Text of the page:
So tomorrow is Valentine's Day, and chances are you still haven't picked up that pot of petunias for your favorite squeeze. Too bad, because now it's so late you're probably going to pay more than you would have a couple of weeks ago.
But you won't fork over those extra bucks to make yourself look great. Instead, you will pay more just to be sure you aren't going to look bad.
That's the gist of a new study out of three universities into how consumers' attitudes change as a deadline approaches. If we buy early, according to the researchers, we're more likely to feel confident and make a good purchase. But if we put it off until the last minute, our confidence wanes and we're more likely to pay a bundle just to be sure we haven't messed everything up.
That may be especially true when it comes to buying a gift for someone else because the wrong gift can backfire.
"People are willing to pay more to avoid making the other person mad, as opposed to paying more to make the person happy [if they wait until the last minute]," said Cassie Mogilner, lead author of the study in the current issue of the Journal of Consumer Research.
Mogilner, a social psychologist and marketing researcher at Stanford University, carried out several experiments with Jennifer L. Aaker, University of California, Berkeley, and Ginger L. Pennington of the University of Chicago, to see how attitudes change over time.
Researchers found that as the deadline approaches, a little panic sets in.
The closer it gets, the greater the likelihood that the giver will pay more, "but only when it's a means of avoiding a negative outcome," Mogilner said. "It's not that they are willing to pay more for a fabulous gift right before [Valentine's Day], but they are willing to pay more to avoid a negative situation.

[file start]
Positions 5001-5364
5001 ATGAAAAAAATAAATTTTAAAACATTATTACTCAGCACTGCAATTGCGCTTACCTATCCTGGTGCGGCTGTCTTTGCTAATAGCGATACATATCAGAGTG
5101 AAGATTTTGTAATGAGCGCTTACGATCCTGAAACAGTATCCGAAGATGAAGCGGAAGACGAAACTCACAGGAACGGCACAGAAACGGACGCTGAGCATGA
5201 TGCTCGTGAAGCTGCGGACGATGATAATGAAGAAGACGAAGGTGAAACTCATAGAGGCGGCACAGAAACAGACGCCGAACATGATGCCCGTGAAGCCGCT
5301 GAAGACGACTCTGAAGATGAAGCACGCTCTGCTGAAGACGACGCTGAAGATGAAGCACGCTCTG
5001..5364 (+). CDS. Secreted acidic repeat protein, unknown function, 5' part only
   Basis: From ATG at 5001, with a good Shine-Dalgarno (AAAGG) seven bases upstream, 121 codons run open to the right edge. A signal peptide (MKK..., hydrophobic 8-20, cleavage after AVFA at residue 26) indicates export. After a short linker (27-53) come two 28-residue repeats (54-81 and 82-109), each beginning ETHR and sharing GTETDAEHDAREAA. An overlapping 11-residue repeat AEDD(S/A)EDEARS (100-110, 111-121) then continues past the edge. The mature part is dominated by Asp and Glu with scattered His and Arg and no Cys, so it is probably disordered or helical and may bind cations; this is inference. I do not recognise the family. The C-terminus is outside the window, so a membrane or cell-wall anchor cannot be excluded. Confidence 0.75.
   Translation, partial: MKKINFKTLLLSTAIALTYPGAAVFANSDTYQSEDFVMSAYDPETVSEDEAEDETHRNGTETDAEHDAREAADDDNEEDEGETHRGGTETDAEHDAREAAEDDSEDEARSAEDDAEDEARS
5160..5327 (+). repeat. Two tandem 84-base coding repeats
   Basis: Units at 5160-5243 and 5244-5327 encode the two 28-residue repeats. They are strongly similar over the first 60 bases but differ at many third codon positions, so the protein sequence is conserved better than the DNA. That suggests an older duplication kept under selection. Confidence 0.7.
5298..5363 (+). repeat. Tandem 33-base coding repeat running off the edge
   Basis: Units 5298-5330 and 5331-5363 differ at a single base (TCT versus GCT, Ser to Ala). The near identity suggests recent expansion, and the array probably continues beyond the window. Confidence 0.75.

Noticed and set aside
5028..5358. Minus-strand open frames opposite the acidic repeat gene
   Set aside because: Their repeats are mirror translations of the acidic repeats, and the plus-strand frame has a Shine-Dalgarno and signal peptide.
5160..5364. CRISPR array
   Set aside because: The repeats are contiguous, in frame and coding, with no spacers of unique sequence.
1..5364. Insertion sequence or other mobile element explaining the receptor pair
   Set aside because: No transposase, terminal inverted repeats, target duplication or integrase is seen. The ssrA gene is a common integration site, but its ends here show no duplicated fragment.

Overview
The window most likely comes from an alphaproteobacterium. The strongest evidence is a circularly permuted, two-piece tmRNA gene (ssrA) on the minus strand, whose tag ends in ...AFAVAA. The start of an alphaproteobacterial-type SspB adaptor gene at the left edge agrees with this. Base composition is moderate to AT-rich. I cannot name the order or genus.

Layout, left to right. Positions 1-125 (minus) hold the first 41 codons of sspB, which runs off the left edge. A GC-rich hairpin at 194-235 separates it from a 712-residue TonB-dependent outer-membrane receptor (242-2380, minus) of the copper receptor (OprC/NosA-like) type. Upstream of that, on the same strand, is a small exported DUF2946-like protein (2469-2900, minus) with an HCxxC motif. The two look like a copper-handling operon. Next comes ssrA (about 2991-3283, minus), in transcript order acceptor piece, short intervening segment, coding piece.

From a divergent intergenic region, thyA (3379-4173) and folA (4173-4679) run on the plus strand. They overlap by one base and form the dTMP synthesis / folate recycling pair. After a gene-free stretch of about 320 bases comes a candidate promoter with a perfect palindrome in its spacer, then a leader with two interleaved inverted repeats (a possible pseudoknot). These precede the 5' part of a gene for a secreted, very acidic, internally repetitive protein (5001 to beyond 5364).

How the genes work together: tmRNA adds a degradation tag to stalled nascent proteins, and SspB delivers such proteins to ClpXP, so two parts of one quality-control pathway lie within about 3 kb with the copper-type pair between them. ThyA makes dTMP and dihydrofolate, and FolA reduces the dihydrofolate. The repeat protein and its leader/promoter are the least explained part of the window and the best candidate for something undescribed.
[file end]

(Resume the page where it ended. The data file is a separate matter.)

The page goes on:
"That's kind of unfortunate because it takes away from the pleasure of giving the gift."
Since males are usually the dolts when it comes to buying a valentine for the wife, or girlfriend, or whatever, they need to put a little more effort into picking the right gift so the lady won't be, as Mogilner put it, "pissed off." And if they wait long enough, they will more likely fork over the extra cash.
Of course, Valentine's Day wasn't the primary focus of the research. The purpose was to help marketers understand how the passage of time, and the approach of a deadline, affects consumers. Hundreds of students participated in experiments at Stanford, and at the University of Chicago, where Pennington, a social psychologist, conducted previous research showing that students' confidence in their performance on an upcoming test decreased as the test approached.
The researchers wanted to know if a similar decline in confidence influenced consumer attitudes. They found that participants who were asked to plan a trip were more likely to respond to "Give yourself a memorable vacation" if the trip was still a long way off, but they reacted more to "Don't get ripped off" if the trip was imminent.
And they were willing to pay an average of $178 more to avoid a bad last-minute trip, and $165 more for a future trip that promised great things. In other words, if you plan ahead, a little zing is worth the price, but if you wait until the last minute, just be sure you haven't booked a loser.
But back to Valentine's Day. In their study, the researchers set the stage like this:
"With time closing in, the unpleasant possibility of waking up tomorrow morning empty-handed would probably weigh heavier on your mind than any grandiose notion of thrilling your sweetheart with the perfect present. With only one day to make the purchase, simply getting a gift that 'isn't bad' is suddenly of paramount concern."
Even if it costs more.
Lee Dye is a former science writer for the Los Angeles Times. He now lives in Juneau, Alaska.